Savoy Place history

Savoy Place has been the home of the IET since 1909. This historic building has seen a number of changes in its time including the recent refurbishment. The site also has an interesting history.

IET milestones

  • The IET began life in 1871 as the Society of Telegraph Engineers. It was formed to address the concerns of an emerging profession and within a decade encompassed electrical science
  • In 1887 it became the Institution of Electrical Engineers
  • In 2006 the Institution changed its name to become the Institution of Engineering and Technology
  • 2009 marked the centenary of the IET at Savoy Place. The organisation continues to benefit from the foresight of the leaders who chose the venue
  • Advancing and sharing knowledge about science, engineering and technology remains at the heart of the IET’s purpose today and the refurbishment makes Savoy Place the ideal venue to share ideas

History of the site and building

1200-1500
  • The area of the Savoy manor takes its name from Peter, Count of Savoy, who was given the land by Henry III in 1246
  • He built a palace on the site but after his death in 1268 it was left to a hospice in France
  • His niece, Eleanor of Provence, Queen to Henry III, bought back the land and it was given to her son, Edmund Plantagenet. Successive Earls refurbished and extended the palace
  • During the 1381 Peasants’ Revolt the palace was burnt down and its contents destroyed
1500-1700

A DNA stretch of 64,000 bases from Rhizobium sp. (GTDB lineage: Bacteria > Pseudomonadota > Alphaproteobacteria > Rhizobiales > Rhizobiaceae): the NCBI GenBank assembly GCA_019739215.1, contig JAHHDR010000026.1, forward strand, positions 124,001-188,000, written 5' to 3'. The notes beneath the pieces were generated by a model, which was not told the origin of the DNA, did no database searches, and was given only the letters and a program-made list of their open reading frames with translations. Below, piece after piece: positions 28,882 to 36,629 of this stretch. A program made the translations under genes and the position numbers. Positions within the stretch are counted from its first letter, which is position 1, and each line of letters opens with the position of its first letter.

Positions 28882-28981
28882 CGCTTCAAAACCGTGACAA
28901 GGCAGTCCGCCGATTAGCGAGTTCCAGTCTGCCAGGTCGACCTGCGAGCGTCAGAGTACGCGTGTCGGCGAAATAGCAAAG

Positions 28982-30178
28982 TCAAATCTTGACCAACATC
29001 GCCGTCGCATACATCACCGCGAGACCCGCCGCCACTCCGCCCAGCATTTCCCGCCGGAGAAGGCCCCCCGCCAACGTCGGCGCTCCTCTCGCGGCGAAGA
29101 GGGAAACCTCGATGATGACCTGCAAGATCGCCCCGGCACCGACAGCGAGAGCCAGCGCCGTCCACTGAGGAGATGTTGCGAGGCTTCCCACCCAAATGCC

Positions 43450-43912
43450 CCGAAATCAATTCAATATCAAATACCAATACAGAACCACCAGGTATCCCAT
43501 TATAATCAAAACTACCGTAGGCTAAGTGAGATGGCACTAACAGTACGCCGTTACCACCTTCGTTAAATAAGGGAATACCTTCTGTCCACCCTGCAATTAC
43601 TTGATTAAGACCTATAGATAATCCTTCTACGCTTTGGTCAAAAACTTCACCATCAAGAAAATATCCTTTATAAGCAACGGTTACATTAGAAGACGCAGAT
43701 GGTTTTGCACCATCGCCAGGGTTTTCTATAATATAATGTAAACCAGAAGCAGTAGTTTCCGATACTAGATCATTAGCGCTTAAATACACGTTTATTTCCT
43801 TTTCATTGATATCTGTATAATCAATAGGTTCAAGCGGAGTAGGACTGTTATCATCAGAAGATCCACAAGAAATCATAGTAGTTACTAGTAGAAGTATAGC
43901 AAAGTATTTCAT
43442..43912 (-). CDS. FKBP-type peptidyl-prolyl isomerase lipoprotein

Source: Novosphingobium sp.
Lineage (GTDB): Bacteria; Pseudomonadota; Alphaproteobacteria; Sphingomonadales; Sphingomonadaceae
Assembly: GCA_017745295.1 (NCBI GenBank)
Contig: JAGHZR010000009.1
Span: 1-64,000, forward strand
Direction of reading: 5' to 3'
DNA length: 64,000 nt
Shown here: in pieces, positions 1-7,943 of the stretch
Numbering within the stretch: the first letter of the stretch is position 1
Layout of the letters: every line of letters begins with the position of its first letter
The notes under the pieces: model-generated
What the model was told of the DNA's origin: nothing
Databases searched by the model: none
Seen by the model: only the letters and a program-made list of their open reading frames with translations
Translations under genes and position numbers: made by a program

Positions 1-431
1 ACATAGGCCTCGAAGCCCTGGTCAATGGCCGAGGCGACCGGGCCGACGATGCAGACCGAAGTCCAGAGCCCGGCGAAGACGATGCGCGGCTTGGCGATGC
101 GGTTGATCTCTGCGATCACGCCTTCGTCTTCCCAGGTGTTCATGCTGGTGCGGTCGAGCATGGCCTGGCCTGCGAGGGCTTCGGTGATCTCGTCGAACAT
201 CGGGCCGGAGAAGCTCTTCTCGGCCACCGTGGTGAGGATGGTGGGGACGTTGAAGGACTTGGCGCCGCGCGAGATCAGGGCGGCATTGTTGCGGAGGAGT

• In 1509 Henry VII left a substantial amount of money in his will to rebuild Savoy Place as a hospital
  • Mismanagement and corruption sent the hospital into decline and it eventually became military barracks and a prison
1700-1900
  • In 1723 a German Lutheran Church was built on the grounds but was destroyed in 1877 to make way for the Victoria Embankment
  • Completed in 1889, Savoy Place was designed by Stephen Salter and H Percy Adams as a joint examination hall for the Royal College of Physicians and Royal College of Surgeons
1900-today
  • On 1 June 1909, with membership over 5,000, The Institution of Electrical Engineers bought the lease of the building and refurbished it to suit the needs of its members
  • More alterations were carried out in 1910 including renovation of the entrance hall, lecture theatre and creation of the library
  • Behind Savoy Place is the building originally known as Lancaster house, later Savoy Mansions, built in 1880. Early occupants included ale and stout merchants and a Turkish baths as well as architects and solicitors
  • In 1923 the newly formed British Broadcasting Company was offered space at Savoy Place for its broadcasts
  • The BBC moved to Savoy Mansions in 1925. The lease of this building was bought by the IET in 1984 and is now known as Savoy Hill House
  • 2013 saw the start of major refurbishment to make the building more flexible, to adapt to changing technology, improve sustainability, promote accessibility and make the most of the stunning riverside views
  • The building re-opened in 2015 after a £30 million refurbishment; transformed from top to bottom the venue now offers cutting edge technology, inspiring event spaces and London’s newest roof terrace

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